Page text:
BEIRUT (Reuters) - One Lebanese woman asked for sugar, milk and soap in exchange for a child’s dress. Another wanted canned goods in return for gym equipment.
A 65-year-old seamstress now exchanges her sewing services for food, because her clients can no longer afford to pay her.
Bartering on Facebook has become the last resort for some people in Lebanon, where a financial meltdown has sent prices skyrocketing this year.
“It’s a good thing for people who are in need and unable to buy...You can’t keep asking for help,” said Siham, a 27-year-old mother who was offering a machine that cleans her son’s nursing bottles in exchange for food.
More and more Lebanese have had to turn to charities or private initiatives to survive as the country faces a crisis on an unprecedented scale.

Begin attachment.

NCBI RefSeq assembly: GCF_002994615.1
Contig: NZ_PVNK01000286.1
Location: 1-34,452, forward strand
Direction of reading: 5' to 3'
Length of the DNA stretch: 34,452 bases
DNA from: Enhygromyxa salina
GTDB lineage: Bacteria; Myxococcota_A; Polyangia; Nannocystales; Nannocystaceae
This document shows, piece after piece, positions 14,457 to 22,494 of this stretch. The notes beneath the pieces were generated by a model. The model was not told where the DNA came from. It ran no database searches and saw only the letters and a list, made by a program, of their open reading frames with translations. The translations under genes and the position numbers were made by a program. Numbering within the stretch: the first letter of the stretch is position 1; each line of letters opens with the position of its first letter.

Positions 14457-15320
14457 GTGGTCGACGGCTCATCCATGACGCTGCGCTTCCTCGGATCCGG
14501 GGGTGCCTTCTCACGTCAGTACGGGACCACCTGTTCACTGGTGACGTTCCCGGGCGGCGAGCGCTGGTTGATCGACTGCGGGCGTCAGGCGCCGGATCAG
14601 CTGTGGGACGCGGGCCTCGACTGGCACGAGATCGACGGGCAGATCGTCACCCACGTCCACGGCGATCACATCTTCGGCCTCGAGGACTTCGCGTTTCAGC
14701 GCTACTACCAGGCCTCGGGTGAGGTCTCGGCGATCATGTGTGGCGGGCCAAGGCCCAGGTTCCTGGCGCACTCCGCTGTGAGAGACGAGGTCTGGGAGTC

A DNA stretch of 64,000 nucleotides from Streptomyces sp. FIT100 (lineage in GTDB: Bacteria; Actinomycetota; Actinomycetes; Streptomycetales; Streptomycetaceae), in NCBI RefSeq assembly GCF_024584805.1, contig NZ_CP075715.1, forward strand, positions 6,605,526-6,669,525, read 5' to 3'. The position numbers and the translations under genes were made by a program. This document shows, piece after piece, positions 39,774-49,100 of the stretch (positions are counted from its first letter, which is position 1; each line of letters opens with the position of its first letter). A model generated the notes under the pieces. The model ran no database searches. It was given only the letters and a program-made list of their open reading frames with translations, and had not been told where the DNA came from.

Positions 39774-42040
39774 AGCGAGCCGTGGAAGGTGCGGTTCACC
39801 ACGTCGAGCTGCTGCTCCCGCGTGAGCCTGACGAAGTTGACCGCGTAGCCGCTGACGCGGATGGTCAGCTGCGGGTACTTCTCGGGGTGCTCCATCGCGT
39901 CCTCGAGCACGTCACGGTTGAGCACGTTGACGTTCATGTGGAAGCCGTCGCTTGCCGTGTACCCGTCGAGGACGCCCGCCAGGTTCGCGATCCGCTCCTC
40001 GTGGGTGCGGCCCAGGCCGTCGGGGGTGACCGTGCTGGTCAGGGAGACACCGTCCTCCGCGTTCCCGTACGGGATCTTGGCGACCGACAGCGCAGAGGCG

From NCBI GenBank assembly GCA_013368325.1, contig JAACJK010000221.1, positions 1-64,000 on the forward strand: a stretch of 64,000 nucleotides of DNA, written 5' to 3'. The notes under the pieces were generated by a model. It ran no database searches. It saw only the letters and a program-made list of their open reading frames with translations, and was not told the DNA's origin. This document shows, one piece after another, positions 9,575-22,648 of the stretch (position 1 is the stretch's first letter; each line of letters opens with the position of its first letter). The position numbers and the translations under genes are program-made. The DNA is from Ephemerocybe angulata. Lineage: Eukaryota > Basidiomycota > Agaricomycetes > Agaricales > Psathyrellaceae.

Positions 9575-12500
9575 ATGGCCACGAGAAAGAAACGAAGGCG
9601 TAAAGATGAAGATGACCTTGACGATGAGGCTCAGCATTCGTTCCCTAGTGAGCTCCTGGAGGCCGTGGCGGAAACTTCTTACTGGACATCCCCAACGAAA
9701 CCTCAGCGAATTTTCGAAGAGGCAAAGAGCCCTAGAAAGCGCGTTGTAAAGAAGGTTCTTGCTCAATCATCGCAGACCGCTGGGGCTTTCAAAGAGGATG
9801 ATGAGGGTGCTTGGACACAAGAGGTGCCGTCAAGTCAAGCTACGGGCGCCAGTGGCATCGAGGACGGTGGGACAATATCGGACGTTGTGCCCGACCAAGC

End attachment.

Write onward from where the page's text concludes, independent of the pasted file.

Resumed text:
The collapse of the currency, which wiped out nearly 80% of its value, has pushed many families into poverty and the heavily indebted state offers little help.
Hassan Hasna’s Facebook group “Lebanon barters” has gained more than 16,000 members in about a month, with people relying on it to secure food or medicine they can no longer afford.
“A group of my friends and I were able to help some families around Christmas time but now we can’t even get enough supplies to donate,” he said.
Lebanon depends heavily on imported goods for which prices have soared. The government has also hiked the price of subsidised bread, sparking protests this month.
A World Food Programme report in June found that 50% of Lebanese feared they would not have enough to eat.
Hasna gets over 200 requests a day.
“Some people perceive bartering as a terrible thing, using it to explain how desperate we are. But I don’t see it that way,” he said.
“Times are difficult but we won’t go begging for aid. They’re doing the impossible to survive, and live with dignity.”
Reporting by Dala Osseiran and Alaa Kanaan, editing by Ed Osmond
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